Universities of America
President and Fellows of Harvard College) is a
private university located in Cambridge,
Massachusetts, and a member of the Ivy League.
Established in 1636 by the colonial Massachusetts
legislature, Harvard is the first corporation chartered
in the United States and oldest institution of higher
learning in the United States.
During his 40-year tenure as Harvard
president (1869–1909), Charles William Eliot
radically transformed Harvard from a regional
college into a modern research university with
national scope. Eliot's reforms included elective
courses, small classes, and entrance examinations.
The Harvard model influenced American education
nationally, at both college and secondary levels.
Among the best-known graduates of
Harvard University are American political leaders
John Hancock, John Adams, John Quincy Adams,
Theodore Roosevelt, Franklin Roosevelt, John F.
Kennedy, George W. Bush, Al Gore, Barack Obama
university in New Haven, Connecticut, and a
member of the Ivy League. Founded in 1701 in
the Colony of Connecticut, the university is the
third-oldest institution of higher education in the
United States. Yale has produced many notable
alumni, including five U.S. presidents,
seventeen U.S. Supreme Court Justices, and
several foreign heads of state.
Incorporated as the Collegiate School,
the institution traces its roots to 17th-century
clergymen who sought to establish a college to
train clergy and political leaders for the colony.
In 1718, the College was renamed Yale College
to honor a gift from Elihu Yale, a governor of the
British East India Company.
Yale has produced alumni
distinguished in their respective fields. Among
the most well known are U.S. Presidents
William Howard Taft, Gerald Ford, George H.W.
Bush, Bill Clinton and George W. Bush; U.S.
Secretaries of State Hillary Rodham Clinton and
university located in Princeton, New Jersey, United
States. The school is one of the eight universities of the
Ivy League, and is one of the nine Colonial Colleges
founded before the American Revolution.
Princeton provides undergraduate and graduate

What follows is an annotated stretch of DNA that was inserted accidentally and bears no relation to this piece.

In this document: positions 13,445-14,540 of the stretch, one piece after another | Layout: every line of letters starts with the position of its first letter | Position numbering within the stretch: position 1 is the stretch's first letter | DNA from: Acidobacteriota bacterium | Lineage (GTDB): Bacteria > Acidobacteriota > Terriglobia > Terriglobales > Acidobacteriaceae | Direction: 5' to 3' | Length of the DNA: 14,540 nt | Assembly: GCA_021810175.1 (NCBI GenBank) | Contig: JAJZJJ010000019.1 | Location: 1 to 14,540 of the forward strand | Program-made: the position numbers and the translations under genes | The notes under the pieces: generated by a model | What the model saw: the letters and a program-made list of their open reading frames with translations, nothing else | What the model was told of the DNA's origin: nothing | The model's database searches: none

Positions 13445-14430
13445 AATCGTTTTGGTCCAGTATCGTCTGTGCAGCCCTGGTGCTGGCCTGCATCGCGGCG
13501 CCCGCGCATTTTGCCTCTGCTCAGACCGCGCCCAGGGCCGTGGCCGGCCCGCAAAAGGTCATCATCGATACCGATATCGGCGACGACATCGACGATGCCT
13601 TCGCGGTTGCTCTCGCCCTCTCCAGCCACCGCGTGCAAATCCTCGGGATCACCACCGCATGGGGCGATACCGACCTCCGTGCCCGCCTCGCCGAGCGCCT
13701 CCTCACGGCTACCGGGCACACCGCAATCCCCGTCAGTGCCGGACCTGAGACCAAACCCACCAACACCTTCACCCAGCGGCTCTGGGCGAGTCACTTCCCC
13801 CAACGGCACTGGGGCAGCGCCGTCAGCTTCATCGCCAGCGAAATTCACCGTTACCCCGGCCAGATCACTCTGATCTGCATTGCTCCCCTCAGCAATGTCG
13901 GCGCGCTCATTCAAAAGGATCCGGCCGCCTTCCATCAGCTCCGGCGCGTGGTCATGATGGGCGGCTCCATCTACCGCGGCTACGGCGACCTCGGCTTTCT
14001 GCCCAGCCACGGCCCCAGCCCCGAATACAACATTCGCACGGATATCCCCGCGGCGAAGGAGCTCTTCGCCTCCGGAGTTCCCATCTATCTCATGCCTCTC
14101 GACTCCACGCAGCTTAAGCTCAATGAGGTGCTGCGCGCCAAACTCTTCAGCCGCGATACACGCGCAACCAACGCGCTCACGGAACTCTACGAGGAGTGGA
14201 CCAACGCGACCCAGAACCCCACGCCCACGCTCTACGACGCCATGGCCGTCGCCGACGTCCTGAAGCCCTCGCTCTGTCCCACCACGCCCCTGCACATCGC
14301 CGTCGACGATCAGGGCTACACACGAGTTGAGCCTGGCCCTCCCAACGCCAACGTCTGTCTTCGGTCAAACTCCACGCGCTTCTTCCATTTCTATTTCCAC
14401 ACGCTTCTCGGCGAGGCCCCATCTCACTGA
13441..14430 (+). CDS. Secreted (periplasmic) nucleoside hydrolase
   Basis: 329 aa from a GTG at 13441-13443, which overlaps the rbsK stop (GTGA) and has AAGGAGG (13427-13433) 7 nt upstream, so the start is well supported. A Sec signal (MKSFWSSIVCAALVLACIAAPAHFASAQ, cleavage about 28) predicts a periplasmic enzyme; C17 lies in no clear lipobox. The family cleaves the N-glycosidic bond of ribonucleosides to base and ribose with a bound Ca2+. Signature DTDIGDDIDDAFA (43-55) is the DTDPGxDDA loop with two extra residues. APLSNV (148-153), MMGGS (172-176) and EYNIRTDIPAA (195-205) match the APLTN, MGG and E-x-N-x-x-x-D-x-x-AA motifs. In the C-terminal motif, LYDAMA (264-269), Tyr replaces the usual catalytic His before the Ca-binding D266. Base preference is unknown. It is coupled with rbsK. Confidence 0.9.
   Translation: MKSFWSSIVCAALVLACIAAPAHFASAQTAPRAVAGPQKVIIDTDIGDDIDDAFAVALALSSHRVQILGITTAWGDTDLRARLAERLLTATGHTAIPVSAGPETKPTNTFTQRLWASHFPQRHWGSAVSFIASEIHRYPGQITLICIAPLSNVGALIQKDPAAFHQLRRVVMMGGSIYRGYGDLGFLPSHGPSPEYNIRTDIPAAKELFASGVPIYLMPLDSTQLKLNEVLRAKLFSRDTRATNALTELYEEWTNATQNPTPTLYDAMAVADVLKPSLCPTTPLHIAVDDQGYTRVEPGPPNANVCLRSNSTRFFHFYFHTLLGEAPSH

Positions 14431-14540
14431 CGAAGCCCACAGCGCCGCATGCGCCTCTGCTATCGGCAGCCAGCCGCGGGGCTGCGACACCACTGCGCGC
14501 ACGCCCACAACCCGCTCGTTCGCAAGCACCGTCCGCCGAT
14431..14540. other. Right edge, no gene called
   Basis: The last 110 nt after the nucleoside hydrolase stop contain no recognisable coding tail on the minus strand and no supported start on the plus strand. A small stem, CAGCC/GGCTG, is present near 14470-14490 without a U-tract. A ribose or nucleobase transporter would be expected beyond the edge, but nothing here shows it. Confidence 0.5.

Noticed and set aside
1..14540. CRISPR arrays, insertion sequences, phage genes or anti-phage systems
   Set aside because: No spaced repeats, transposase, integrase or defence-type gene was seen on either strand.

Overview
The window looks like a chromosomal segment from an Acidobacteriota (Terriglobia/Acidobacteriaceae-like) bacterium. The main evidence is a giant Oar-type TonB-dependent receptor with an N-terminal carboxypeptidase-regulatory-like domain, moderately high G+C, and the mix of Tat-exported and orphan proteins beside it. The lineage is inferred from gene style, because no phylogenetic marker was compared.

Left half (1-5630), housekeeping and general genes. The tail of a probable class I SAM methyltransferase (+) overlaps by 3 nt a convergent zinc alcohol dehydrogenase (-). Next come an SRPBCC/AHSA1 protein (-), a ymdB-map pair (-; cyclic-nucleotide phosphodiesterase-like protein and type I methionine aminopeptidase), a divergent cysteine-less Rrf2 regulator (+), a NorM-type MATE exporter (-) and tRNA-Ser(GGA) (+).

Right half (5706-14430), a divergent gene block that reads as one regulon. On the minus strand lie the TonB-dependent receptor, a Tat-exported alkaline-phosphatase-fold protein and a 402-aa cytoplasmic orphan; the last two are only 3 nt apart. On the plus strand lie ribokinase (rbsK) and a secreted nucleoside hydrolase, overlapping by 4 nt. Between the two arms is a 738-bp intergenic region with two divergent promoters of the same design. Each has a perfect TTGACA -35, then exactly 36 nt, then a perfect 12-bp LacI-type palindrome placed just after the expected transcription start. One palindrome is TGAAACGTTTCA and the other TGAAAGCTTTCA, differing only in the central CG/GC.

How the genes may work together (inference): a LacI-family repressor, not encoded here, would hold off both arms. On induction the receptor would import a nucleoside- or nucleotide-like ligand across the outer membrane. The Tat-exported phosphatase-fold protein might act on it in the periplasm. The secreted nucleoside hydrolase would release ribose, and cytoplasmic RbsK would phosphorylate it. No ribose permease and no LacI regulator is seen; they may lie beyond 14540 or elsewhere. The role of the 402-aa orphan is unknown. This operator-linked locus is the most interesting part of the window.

instruction in the humanities, social sciences, natural
sciences, and engineering. Princeton does not offer
professional schooling generally, but it does offer
professional master's degrees (mostly through the
Woodrow Wilson School of Public and International
Affairs) and doctoral programs.
Founded in 1746 in Elizabeth, New Jersey, as
the College of New Jersey, the university moved to
Newark in 1747, then to Princeton in 1756 and was
renamed Princeton University in 1896.
Princeton University has been and is home to a
renowned group of scholars, scientists, writers, chief
justices, and statesmen who include four United States
presidents, two of whom graduated from the university.
James Madison and Woodrow Wilson graduated from
Princeton, Grover Cleveland was not an alumnus but
served as a trustee, Chief Justice Oliver Ellsworth. Lady
Michelle Obama graduated from Princeton.
commonly referred to as Stanford University or
Stanford, is a private research university located
in Stanford, California, United States. The
university was founded in 1891 by the Californian
railroad tycoon Leland Stanford and named for
his recently deceased son.
Stanford enrolls approximately 6,800
undergraduate and 8,300 graduate students from
the United States and around the world. The
university is divided into a number of schools,
including the Stanford Graduate School of
Business, Stanford Law School, Stanford School
of Medicine, and Stanford School of Engineering.
Stanford is ranked second among world
universities by the Academic Ranking of World
Universities, and its undergraduate program is
currently ranked fourth in the nation by U.S.
News & World Report.
Japanese Prime Minister Yukio
Hatoyama,former U.S. President Herbert Hoover,
former U.S. Secretary of State Warren
Christopher, and former Israeli Prime Minister
Ehud Barak are alumni.